Of course, age should not be the only factor in making our presidential decisions. It is perhaps ironic that the oldest candidate, Bernie Sanders, has the most ambitious plan to rein in climate change, student debt and war, all issues disproportionately affecting the youth; he also eschews corporate fundraising and, according to Ocasio-Cortez, who recently endorsed him, has maintained “consistent and nonstop advocacy” for the 99% despite his 34 years in elected office. This is probably why the vast plurality of millennials planning to vote in the Democratic primary—this author included—back him.

It is probably not coincidence, however, that the long-tenured Sanders has been reluctant to embrace such institutional reforms as abolishing the filibuster or expanding the Supreme Court. Several younger candidates, such as Pete Buttigieg (37) and Kamala Harris (55), are much more open, as is Elizabeth Warren (70). Their relative youth and newness to politics may give them a fresher perspective on how government should be operated. (Warren, although just eight years younger than Sanders, has only held elected office since 2013.)

In fact, Buttigieg, the youngest candidate at 37, introduced “intergenerational justice” as a campaign theme and has voiced the strongest support for court packing. (Unfortunately, the details of his court-packing plan are needlessly convoluted and, like his whole campaign, leave much to be desired.)

Sanders’ other electoral weaknesses—his improved but imperfect messaging around race and gender; baggage and old grudges from 2016 (not totally his fault); concerns about his heart—also correlate with age and length of time in politics. All of this suggests that “passing the torch” to a younger, more diverse suite of left politicians will need to happen sooner than later.

It is to his credit that Sanders is doing this, both directly and indirectly. The organization that came out of his 2016 campaign, Our Revolution, is actively working to build up new progressive leadership at every level of government. And many of the young people mobilized by that campaign have gone on to hold office, from Ocasio-Cortez to socialist Chicago alderman Andre Vasquez (now 40). Rep. Ilhan Omar (D-Minn., age 38), too, says she was inspired to run for Congress by the Sanders campaign.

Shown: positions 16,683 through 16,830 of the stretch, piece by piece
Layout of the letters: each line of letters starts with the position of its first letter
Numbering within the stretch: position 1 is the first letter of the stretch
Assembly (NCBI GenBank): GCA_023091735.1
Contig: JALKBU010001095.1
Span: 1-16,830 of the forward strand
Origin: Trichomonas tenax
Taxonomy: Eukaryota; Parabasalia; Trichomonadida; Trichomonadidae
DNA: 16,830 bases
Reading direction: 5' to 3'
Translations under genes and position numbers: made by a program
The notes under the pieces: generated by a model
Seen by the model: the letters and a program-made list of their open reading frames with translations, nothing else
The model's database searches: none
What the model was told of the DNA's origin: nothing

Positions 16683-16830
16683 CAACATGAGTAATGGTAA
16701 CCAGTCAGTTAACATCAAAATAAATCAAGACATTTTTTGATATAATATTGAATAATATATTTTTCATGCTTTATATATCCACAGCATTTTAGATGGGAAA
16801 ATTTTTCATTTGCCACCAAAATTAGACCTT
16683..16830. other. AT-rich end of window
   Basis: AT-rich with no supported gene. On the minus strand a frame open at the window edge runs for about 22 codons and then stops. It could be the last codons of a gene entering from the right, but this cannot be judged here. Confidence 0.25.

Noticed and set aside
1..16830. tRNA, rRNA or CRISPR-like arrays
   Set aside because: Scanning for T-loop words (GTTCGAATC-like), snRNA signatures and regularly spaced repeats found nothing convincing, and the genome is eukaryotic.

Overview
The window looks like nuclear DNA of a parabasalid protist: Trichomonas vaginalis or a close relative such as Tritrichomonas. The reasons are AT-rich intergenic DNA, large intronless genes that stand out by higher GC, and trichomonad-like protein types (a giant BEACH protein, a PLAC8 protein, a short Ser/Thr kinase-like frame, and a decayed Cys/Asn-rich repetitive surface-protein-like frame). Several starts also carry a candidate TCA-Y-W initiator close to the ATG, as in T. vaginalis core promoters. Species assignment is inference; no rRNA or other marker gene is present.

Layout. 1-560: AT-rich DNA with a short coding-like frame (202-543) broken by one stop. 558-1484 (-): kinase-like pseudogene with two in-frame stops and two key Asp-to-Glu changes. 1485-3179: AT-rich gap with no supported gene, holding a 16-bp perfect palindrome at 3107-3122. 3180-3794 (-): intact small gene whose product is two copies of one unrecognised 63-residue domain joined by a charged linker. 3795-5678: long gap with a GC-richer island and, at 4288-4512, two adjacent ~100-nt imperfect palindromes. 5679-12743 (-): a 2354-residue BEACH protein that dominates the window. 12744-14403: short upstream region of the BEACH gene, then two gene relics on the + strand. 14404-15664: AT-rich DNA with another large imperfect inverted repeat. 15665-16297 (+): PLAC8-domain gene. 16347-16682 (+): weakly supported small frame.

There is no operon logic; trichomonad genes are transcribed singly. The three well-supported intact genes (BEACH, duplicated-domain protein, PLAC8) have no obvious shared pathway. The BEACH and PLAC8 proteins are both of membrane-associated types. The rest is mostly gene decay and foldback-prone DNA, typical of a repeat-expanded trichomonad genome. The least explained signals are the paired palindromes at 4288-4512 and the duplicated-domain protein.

We may have seen a glimpse of the future in New York this October, where Sanders and Ocasio-Cortez shared a stage before an audience of 26,000.

“Are you willing to fight for young people drowning in student debt, even if you are not?” Sanders asked to close his speech. “Are you willing to fight for a future for generations of people who have not yet even been born, but are entitled to live on a planet that is healthy and habitable? Because if you are willing to do that, if you are willing to love, if you are willing to fight for a government of compassion and justice and decency … [then] together we will transform this country.”

Later, in a joint interview, Ocasio-Cortez was asked whether she would work in a Sanders administration. Bernie jumped in: “Yes, you would!”

This is part of a debate about whether age matters in a presidential candidate. Read the first entry, “Ageism Has No Place in a Presidential Election,“ by Susan Douglas, here.

Views expressed are those of the writer. As a 501(c)3 nonprofit, In These Times does not support or oppose any candidate for public office.


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Dayton Martindale is an associate editor at In These Times, and a founding member of Symbiosis. His writing has appeared in In These Times, Earth Island Journal and The Next System Project. He tweets at @DaytonRMartind.